One of the reasons I write is to share with others, to connect. SO, if you like this piece: forward it! Share it with your friends (using a link to this post, of course; copying and pasting the piece without attribution is a no-no, please and thank you). Leave a comment to let me know what you liked. If you don’t like it, send it to people you don’t like. 😉

One more thing: I am not sponsored by or affiliated with Culver’s, other than we’re both from Wisconsin and full of cheese.

Overhead view of a white toddler in black sweatpants and a teal sweatshirt with navy sleeves lying on his stomach on a wood floor, typing at an old typewriter. The crossed legs of two adults are on the periphery.
My nephew writing his memoir on his great-grandmother’s typewriter.

Allow Me to Introduce You to My Favorite Place, Culver’s Restaurant #214

As dictated to me by my two-year-old nephew through his jubilant marching, emphatic pointing, and random squealing. 

Welcome guests and esteemed friends to this fine establishment of dining (not to be confused with a fine dining establishment, many of which hath banished me until I reach twelve years of age or until such time as I am able to remain “properly attired in all articles of clothing and overgarments, including, but not limited to, footwear”). For those of you unfamiliar with the joy that is a Culver’s restaurant, allow me to gather you for a tour of my favorite franchise, store #214 in Saint Anthony Village, Minnesota—which is not, in fact, a village, but a city (but I digress).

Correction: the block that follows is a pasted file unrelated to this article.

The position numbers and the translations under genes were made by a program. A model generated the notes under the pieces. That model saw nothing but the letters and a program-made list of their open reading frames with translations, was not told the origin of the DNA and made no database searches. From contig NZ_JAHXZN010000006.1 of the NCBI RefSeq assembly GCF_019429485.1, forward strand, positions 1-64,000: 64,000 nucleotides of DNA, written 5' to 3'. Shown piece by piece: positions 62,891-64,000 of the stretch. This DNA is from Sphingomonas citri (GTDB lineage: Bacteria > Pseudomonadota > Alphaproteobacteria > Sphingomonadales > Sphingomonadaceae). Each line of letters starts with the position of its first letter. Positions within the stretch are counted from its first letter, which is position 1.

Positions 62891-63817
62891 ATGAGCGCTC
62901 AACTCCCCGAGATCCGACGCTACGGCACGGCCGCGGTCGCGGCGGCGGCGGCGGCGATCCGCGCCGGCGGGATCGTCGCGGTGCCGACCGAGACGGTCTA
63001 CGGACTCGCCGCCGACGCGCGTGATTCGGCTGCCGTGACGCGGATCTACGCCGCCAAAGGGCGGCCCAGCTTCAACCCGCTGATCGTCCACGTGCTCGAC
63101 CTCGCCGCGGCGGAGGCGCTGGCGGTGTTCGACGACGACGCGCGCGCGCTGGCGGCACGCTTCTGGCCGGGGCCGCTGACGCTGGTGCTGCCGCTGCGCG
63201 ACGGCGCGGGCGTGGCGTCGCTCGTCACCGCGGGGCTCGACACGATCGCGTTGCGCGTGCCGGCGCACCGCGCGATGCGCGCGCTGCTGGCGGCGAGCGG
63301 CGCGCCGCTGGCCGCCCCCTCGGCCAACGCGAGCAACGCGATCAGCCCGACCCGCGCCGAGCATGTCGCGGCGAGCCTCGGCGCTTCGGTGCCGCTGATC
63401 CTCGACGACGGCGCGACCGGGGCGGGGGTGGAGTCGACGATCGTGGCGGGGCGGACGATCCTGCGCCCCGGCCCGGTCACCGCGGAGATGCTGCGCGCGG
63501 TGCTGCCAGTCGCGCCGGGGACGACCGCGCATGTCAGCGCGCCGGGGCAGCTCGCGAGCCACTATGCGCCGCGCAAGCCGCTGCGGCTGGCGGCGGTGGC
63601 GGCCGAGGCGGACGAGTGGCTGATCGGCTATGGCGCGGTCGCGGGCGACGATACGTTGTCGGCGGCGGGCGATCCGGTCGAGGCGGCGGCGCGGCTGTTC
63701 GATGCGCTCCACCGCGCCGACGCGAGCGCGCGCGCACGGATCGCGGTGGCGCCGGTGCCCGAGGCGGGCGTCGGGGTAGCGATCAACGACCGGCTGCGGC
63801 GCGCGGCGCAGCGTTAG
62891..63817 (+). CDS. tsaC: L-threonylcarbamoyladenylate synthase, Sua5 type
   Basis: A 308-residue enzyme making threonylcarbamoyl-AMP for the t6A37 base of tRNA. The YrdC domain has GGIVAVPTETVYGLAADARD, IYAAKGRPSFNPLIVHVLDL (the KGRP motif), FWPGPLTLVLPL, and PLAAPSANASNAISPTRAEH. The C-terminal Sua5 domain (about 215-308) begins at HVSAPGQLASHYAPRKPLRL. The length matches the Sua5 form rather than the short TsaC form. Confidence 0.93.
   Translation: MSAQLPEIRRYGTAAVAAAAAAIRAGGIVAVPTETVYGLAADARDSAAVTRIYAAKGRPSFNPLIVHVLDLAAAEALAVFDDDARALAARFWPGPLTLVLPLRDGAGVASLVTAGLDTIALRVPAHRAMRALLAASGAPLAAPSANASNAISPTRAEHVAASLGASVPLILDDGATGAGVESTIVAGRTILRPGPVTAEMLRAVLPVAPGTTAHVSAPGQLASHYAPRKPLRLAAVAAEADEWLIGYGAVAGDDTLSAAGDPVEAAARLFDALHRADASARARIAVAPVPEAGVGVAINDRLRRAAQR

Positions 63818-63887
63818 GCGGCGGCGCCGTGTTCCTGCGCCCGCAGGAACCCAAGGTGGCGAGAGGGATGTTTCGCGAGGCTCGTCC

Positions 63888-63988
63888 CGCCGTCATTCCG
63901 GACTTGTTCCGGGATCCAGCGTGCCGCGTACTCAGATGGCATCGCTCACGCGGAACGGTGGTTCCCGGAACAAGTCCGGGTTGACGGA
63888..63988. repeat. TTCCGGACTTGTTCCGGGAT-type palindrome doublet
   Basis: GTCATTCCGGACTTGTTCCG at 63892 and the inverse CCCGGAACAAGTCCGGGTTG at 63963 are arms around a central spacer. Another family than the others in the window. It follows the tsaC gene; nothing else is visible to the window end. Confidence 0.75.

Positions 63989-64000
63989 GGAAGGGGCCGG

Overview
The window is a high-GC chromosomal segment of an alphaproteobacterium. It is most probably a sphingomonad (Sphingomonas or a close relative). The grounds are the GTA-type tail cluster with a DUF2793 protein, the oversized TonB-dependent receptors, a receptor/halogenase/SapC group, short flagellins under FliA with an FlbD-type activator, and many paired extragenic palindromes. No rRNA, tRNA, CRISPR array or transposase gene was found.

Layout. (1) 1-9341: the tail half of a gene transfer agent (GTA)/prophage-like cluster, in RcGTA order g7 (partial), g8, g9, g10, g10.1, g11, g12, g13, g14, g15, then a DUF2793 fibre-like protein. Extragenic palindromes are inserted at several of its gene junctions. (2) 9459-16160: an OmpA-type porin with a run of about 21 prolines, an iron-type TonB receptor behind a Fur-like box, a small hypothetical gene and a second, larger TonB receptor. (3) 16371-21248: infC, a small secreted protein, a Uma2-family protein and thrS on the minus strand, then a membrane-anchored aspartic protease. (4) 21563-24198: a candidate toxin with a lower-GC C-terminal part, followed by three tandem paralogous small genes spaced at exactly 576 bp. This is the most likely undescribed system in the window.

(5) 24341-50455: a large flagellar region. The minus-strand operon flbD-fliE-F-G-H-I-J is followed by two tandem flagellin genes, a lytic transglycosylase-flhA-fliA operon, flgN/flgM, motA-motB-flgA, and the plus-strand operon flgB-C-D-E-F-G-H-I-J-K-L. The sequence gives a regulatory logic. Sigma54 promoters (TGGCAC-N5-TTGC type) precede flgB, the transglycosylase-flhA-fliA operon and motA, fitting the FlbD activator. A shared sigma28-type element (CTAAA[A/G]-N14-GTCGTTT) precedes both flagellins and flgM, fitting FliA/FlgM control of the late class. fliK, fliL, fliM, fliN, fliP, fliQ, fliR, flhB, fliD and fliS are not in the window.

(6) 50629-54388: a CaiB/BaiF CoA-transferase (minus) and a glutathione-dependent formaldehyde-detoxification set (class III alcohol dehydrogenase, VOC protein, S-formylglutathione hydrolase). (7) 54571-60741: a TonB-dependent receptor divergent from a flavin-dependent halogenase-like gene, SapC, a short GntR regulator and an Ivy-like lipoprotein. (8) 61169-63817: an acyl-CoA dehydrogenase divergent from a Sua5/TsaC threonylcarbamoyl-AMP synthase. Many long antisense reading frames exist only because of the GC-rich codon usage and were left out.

As you may have already experienced, whenever you cross the threshold of this noble place you are greeted most warmly by one of the many blue-frocked employees, all of whom are ready to serve your every whim and craving. The bright, cheery counter stands as a beacon in the harsh futility of existence, the aromas wafting from the frenzied kitchen assail your senses in a pleasing way. What choice lies in front of you—I am jealous of your palate’s tabula rasa status as we stand. Might I suggest the chicken tenders? I have been known to finish one whole piece, and I especially enjoy dunking them in honey mustard sauce, ketchup, or whatever viscous substance has been left smeared on the table from the previous occupants. The combinations of nourishment and refreshments from which you can choose is limited only by your imagination, and possibly age, as I have been confined to the menu designated for persons on the early end of their life’s journey and have been informed that I [quote] “can order a whole ButterBurger when [I] can eat a whole ButterBurger,” and although I scoff at such restrictions, as I am heavy in attitude but light in coin, I must defer to my patronage i.e. my adult chaperones, henceforth known as my parents. When I visit this establishment with my grandparents, however, the rules differ greatly.